It's been awhile since I've written a blog post on here! A lot has happened since ... geez, April 2016.
I have two books out in stores now!
The Cardboard Kingdom is a middle grade graphic novel illustrated and orchestrated by the very talented Chad Sell and co-written by a group of about ten of us. We each created a character--mine's that little girl with a crown and a snake aka The Animal Queen--and they all live in the same neighborhood where they play, learn, fight, make up and everything you do as a kid. It's been doing extremely well and it's a great feeling that people are connecting with it.
Other than that, I've been making con appearances. I was up at Emerald City premiering Dead Weight this year, went to a con in Juneau, TCAF and VanCaf. I'll be at Rose City in a couple of weeks, where you can pick up either book or the anthology I co-edited with Kel McDonald, Can I Pet Your Werewolf, full of sweet, romantic, funny, non-horror werewolf stories. Come say hi!
I am working on another project for Oni that I can't talk about yet so look forward to that announcement when I make it. Also, there are other things in the work that are still quite nebulous but hopefully I'll have more news on those things soon.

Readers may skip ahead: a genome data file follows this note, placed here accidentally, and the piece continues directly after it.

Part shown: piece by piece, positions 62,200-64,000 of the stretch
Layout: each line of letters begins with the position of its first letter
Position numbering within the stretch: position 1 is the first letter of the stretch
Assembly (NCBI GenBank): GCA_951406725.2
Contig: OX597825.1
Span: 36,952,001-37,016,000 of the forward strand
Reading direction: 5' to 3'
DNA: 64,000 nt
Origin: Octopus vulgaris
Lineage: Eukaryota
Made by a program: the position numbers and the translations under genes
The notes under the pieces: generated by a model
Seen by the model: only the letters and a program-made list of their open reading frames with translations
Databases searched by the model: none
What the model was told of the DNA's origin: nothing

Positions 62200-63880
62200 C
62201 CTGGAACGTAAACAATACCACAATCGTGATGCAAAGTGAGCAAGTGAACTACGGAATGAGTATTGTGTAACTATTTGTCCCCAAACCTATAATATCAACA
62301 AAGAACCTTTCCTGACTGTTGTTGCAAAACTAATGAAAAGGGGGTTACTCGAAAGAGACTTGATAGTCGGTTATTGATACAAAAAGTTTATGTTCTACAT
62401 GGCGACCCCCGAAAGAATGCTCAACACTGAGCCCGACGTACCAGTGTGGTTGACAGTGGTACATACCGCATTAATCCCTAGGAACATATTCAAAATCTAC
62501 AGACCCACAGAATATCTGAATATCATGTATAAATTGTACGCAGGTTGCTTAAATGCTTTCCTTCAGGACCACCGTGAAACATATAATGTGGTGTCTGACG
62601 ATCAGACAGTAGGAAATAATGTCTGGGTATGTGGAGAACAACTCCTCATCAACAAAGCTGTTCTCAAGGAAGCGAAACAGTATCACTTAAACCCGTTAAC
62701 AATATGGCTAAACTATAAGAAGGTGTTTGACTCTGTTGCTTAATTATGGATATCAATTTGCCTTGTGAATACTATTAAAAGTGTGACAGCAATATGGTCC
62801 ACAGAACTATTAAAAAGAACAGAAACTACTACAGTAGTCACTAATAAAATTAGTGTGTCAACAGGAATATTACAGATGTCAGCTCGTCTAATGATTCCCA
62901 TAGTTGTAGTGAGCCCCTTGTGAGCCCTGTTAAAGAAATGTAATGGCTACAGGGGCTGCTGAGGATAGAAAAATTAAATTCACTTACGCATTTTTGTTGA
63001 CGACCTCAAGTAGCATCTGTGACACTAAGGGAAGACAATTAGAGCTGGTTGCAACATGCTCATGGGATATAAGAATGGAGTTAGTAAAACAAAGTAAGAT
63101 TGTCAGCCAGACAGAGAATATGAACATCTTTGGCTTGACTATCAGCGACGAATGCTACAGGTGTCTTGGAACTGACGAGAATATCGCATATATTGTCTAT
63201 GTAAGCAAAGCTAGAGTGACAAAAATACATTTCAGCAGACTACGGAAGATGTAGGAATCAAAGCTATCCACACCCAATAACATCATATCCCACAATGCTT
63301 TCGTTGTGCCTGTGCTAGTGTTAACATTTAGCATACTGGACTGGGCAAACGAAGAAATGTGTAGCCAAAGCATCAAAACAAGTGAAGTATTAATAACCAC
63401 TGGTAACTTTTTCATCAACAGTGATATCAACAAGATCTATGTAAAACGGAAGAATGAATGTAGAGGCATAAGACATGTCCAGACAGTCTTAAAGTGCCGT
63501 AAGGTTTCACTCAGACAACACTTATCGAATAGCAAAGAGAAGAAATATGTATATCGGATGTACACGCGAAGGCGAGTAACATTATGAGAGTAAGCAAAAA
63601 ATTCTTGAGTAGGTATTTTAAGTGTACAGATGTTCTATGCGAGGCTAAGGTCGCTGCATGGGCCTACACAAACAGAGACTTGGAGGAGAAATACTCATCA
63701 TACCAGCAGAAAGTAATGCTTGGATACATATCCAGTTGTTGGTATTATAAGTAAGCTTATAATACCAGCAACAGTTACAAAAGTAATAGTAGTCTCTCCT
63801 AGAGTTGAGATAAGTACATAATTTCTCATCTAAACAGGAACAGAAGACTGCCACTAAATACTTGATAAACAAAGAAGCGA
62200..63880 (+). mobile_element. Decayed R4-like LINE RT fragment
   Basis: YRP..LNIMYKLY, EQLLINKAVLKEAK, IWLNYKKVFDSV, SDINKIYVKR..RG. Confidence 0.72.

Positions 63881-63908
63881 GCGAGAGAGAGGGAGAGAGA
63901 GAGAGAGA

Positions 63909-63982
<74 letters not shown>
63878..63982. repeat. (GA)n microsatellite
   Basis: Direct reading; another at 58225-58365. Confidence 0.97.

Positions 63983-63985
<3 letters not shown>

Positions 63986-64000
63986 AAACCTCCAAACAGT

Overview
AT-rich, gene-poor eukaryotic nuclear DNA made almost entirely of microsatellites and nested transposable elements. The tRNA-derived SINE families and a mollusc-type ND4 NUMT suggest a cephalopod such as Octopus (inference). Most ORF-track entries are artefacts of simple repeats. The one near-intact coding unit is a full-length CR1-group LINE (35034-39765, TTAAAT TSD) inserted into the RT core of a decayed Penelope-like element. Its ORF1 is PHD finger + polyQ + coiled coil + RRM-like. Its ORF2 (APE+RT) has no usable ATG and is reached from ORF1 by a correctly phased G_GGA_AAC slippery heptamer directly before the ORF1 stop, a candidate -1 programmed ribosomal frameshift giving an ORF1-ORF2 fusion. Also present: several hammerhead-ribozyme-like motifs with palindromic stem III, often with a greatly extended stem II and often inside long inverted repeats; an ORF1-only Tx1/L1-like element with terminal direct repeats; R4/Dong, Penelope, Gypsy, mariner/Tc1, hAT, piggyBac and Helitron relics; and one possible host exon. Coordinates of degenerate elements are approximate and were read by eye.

Thanks all of you for supporting me through this haphazard thing called being a writer. I'm doing my best to bring some quality work to you!
You know how sometimes you notice something once and then all of the sudden its everywhere? The other night, when the promotional tweet about choosing Team Cap or Team Iron Man was going around, I took part because I have deep, undying love of Captain America and thought it was a cute idea. Later that night, I was scrolling through my twitter and saw someone had retweeted 'teamcapitalism' as a snarky aside and it bummed me out. Why couldn't people just let other people enjoy things?